Palestine: Detainee Maher Al-Akhras grabs the date of his freedom. GCRL calls for end the administrative detention policy


GENEVA – Geneva Council for Rights and Liberties congratulates Palestinian prisoner in Israeli prisons, Maher Al-Akhras (49 years) on his freedom after 103 days of hunger strike, and condemns Israel’s decision not to release him immediately and its continued practice of administrative detention.

Prisoner Al-Akhras suspended, on Friday evening 7/11/2020, his hunger strike, after Israeli authorities agreed not to extend his “administrative detention” beyond the original end date of 26 November. Al-Akhras will spend the remaining period until his release receiving treatment in Israeli Kaplan hospital.

Al-Akhras, a father of six, was arrested on 27 July by the Israeli occupying forces from his house in the town of Silat Al-Dhahr, south of Jenin, in the northern West Bank, and immediately went on hunger strike in protest against Israel’s policy of administrative detention. On 23 September 2020, as Maher began to occasionally lose his consciousness and suffer from health implications, he was transferred to Kaplan Medical Center.

Despite the sharp deterioration in his health, Israel refused to release Al-Akhras and left him facing death, with the collaboration of the Supreme Court of Israel which has refused four petitions submitted by his lawyer to release him and transfer him for treatment in a West Bank hospital, the last of which was on October 27, 2020, before the agreement with the Israeli authorities.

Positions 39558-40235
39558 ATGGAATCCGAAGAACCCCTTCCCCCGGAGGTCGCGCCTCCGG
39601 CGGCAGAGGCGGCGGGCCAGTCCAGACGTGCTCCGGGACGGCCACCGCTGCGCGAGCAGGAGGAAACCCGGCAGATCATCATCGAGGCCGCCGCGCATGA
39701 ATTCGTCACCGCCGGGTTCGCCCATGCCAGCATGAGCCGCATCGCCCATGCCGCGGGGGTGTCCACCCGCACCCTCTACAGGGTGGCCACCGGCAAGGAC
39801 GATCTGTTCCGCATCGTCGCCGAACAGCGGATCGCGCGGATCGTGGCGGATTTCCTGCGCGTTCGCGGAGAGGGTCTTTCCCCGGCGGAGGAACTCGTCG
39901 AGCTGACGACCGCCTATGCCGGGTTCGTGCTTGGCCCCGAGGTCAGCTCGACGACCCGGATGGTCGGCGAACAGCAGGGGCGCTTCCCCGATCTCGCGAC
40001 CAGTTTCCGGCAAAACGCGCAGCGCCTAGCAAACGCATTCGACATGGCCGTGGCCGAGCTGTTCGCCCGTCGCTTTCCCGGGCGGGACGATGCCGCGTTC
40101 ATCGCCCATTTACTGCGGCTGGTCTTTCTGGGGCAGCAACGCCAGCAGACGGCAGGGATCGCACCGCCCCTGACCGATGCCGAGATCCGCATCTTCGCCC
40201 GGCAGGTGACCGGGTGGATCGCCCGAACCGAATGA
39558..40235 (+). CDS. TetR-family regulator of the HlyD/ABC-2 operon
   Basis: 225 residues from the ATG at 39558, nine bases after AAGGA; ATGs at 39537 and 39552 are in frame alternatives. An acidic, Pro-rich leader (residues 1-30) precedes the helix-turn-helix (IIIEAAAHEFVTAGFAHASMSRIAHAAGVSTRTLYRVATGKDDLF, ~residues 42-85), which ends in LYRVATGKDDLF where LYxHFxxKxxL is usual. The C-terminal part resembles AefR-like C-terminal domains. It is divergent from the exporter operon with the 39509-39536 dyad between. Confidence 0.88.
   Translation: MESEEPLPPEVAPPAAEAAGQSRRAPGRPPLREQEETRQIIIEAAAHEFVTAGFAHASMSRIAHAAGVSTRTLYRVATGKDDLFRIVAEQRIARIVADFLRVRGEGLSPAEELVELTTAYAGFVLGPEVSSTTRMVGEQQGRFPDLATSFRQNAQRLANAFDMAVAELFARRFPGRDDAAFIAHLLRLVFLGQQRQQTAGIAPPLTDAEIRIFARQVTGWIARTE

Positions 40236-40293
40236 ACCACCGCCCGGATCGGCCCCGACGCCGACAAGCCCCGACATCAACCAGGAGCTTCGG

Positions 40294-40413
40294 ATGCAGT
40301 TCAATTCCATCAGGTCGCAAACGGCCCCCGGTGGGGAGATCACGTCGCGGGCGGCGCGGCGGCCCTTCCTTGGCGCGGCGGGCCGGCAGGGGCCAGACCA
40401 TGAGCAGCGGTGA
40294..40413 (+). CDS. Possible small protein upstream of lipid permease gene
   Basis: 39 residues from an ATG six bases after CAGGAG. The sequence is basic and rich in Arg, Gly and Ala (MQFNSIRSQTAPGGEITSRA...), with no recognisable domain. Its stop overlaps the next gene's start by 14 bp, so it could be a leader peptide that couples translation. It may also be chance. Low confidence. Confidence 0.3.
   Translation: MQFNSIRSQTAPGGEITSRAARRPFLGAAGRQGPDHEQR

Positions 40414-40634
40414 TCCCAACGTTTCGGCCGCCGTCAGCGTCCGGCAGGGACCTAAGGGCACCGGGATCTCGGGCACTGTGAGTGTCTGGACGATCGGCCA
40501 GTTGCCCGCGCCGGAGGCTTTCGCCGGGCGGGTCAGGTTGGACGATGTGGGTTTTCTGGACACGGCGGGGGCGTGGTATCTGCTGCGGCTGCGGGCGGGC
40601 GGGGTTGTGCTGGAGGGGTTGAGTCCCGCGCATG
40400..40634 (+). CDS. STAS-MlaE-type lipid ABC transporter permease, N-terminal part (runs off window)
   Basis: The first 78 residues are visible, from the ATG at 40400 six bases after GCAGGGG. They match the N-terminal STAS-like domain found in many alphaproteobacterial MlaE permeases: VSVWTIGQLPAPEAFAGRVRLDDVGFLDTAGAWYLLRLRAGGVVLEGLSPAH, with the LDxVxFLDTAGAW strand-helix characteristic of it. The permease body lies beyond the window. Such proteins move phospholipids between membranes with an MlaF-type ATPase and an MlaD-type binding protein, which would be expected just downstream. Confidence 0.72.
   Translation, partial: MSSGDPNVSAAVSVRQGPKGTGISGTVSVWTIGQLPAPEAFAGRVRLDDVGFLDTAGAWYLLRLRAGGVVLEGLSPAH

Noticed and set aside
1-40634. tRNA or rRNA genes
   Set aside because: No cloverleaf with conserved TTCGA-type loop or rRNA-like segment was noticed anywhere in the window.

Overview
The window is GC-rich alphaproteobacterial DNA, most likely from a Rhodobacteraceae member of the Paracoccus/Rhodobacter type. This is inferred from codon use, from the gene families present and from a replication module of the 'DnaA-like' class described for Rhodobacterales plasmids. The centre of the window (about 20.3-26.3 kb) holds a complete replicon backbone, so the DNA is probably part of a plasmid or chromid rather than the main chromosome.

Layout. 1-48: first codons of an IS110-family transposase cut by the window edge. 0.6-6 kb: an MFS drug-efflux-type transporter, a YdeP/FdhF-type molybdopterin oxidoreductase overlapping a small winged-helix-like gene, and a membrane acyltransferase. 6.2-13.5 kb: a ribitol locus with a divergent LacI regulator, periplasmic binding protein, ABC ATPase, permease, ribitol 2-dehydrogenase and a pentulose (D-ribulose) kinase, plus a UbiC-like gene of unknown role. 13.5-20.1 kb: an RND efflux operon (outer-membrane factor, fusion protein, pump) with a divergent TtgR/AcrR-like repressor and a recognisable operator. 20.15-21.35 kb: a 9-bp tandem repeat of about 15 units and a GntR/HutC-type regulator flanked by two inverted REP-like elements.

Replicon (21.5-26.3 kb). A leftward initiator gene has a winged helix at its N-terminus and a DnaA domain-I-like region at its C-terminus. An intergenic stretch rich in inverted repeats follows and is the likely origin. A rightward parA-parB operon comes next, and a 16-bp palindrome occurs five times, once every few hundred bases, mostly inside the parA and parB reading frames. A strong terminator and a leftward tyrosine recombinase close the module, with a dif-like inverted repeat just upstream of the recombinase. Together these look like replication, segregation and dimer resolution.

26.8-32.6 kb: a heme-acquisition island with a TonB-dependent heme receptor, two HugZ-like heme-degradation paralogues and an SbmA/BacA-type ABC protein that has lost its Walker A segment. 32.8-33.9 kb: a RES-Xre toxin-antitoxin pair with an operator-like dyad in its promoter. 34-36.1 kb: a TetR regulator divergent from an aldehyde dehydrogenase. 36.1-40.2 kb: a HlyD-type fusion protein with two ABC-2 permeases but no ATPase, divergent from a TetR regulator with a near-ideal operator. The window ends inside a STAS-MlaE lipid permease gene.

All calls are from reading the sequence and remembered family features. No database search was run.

Geneva Council reiterates its long-standing concerns and condemnation of Israeli intransigence in refusing to release al-Akhras and considers that it is high time for international action to end the practice of administrative detention excessively used by Israel violating human rights laws.

Israel holds about 4,500 Palestinian prisoners, of which about 350 are being held in administrative detention, without charge or trial. Israel issued 50,000 administrative detention orders against Palestinians since 1967.

GCRL  warns of the Israeli authorities’ use of administrative detention as a punitive method, with the absence of any fair trial, which is in contradiction to the Fourth Geneva Convention of 1949 on the protection of civilians in times of war. Geneva Council for Rights and Liberties calls for a large campaign to put pressure on Israel to stop the policy of administrative detention and release all detainees, and believes that the silence by the international community gives Israel the green light to continue a more serious pattern of violations.

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